Credit Card Fees Add to Gasoline Pricing Woes

Swipe fees add to the pricing confusion and costs

By InvestorPlace Staff

Just when you thought figuring out the gas pricing puzzle couldn’t get any more complex, along comes another piece of that puzzle: credit card fees.

According to a report in PRNewswire a new study indicates that drivers are paying up to 10 cents per gallon in credit card or bank fees every time they pump a gallon of gasoline.

What’s worse is that the cost of the bank “swipe” fee is incorporated into the price of the gas regardless of whether or not you pay cash or credit for your purchase. The reason is that the credit card companies require the costs to be borne by everyone.

The fees are set by Visa (NYSE:V) and MasterCard (NYSE:MA), and now represent the second largest operating expense at gas stations, exceeded only by labor costs. Gas stations and convenience stores within those stations paid in excess of $11 billion in fees last year. Because the prices are fixed in secret, they can be increased at any time and in any amount.

Indeed, the prices charged are not necessarily correlated with the increase, or occasional decrease, in the price of gas. While gas prices increased 80% between 2004-2011, credit card fees rose 180 percent over the same period. And don’t think the rise in fees represents fundamental changes to the way the transactions are carried out or processed. The fees are just additional revenue to the credit and debit card companies, and added expense, passed on to consumers, to the confusing pricing of gas.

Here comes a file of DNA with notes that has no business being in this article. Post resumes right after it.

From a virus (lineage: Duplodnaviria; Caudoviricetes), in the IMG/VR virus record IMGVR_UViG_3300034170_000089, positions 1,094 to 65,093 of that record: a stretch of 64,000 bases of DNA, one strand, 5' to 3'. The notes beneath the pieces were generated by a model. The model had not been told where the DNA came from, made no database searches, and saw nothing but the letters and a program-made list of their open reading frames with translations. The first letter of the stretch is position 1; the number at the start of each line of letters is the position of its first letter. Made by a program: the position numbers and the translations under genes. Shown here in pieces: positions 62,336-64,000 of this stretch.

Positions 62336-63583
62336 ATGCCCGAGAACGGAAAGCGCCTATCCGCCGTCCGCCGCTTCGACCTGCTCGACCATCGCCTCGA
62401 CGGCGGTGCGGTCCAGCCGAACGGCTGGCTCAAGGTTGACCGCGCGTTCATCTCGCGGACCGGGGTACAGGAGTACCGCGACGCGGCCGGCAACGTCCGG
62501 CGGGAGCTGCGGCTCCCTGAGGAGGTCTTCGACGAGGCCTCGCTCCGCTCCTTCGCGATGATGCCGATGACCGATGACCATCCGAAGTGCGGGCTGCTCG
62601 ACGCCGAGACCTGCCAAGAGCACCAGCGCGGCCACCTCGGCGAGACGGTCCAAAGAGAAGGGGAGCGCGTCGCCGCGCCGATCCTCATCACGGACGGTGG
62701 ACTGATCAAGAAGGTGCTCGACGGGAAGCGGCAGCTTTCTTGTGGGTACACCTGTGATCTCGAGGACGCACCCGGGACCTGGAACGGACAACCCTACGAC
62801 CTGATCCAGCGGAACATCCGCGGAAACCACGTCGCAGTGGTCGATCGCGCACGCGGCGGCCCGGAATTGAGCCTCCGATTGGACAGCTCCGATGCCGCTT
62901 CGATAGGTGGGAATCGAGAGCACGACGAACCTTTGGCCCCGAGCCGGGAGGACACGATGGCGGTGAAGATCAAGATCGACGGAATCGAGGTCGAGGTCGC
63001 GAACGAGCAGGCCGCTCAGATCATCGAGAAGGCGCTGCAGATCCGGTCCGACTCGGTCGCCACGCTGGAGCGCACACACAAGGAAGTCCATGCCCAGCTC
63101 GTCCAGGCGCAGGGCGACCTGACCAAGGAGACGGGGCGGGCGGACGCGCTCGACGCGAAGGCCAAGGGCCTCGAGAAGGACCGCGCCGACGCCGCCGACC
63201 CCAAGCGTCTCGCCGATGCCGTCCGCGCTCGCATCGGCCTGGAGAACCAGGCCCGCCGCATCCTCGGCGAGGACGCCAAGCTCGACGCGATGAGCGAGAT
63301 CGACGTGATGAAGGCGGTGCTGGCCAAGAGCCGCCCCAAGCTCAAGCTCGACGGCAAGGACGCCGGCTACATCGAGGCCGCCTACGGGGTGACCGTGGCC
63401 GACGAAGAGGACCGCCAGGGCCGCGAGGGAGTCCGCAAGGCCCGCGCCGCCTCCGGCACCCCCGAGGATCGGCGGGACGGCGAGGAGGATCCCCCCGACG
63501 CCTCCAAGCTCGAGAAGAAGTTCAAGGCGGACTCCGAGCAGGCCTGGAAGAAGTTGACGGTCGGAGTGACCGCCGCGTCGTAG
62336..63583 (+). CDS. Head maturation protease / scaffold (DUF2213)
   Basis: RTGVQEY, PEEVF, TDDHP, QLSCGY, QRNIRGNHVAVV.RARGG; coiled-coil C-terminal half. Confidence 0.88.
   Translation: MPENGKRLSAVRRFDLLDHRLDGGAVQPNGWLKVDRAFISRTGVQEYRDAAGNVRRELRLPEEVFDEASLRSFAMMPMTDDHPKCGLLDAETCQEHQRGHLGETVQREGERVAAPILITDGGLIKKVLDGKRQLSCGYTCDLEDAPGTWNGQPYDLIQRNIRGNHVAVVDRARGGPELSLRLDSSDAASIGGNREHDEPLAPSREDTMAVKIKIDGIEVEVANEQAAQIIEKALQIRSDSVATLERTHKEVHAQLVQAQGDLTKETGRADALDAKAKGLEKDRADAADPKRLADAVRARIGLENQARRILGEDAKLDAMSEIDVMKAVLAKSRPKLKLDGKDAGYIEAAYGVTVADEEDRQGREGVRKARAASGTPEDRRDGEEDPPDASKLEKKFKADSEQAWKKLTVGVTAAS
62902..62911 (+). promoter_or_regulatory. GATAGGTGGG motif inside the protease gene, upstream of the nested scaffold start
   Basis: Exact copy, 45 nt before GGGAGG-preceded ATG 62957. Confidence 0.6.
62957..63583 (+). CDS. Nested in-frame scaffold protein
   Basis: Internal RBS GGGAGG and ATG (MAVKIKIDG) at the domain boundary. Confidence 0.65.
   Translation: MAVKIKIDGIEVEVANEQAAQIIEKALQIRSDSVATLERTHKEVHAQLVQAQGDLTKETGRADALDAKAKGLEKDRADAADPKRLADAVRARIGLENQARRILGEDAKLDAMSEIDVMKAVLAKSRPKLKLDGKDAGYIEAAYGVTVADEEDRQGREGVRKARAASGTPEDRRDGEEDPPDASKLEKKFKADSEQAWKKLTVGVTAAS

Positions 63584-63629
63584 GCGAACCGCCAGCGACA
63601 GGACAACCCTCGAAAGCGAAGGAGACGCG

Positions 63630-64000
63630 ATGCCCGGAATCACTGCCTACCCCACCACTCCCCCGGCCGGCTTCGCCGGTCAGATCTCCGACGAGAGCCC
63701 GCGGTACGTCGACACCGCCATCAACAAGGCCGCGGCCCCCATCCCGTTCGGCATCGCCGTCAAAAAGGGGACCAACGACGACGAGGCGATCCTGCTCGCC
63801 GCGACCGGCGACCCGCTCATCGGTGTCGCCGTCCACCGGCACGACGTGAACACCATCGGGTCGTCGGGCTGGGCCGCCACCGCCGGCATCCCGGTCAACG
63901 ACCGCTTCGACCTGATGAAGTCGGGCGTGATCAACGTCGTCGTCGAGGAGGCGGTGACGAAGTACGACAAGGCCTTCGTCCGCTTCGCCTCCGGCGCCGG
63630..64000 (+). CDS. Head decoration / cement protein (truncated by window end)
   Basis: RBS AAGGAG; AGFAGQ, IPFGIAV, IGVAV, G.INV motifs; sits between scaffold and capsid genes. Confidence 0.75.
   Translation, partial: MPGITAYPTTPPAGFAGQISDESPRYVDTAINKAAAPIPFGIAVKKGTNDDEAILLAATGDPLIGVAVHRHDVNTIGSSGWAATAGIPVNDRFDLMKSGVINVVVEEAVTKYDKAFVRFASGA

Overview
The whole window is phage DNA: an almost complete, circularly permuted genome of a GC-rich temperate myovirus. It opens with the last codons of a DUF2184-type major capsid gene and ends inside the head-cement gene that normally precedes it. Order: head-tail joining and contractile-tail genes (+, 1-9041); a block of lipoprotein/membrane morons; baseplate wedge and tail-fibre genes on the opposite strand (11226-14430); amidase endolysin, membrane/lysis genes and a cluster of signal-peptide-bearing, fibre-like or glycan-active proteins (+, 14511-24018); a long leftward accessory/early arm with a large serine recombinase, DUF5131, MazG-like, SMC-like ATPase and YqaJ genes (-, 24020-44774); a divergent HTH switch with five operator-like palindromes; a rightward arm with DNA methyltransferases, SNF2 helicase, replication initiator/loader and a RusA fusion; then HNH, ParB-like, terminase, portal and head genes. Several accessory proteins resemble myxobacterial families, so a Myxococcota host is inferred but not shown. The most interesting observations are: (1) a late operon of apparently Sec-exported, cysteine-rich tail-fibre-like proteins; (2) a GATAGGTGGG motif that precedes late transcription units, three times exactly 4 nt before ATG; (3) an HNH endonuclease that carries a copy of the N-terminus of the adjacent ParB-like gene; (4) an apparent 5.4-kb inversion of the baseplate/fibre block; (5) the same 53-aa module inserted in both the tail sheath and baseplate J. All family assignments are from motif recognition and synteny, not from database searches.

“These fees have come to be a tremendous burden on convenience stories, most of which are run by small business people,” said Lyle Beckwith, senior vice president of government relations for the National Association of Convenience Stores. “In many cases, the banks are profiting more from the sale of gas than our members.”

With the busiest travel period of the year coming up, and the usual rise in gas prices sure to follow, trying to figure out a gasoline budget just got even harder.

Marc Bastow-Investorplace Assistant Editor

Article printed from InvestorPlace Media,

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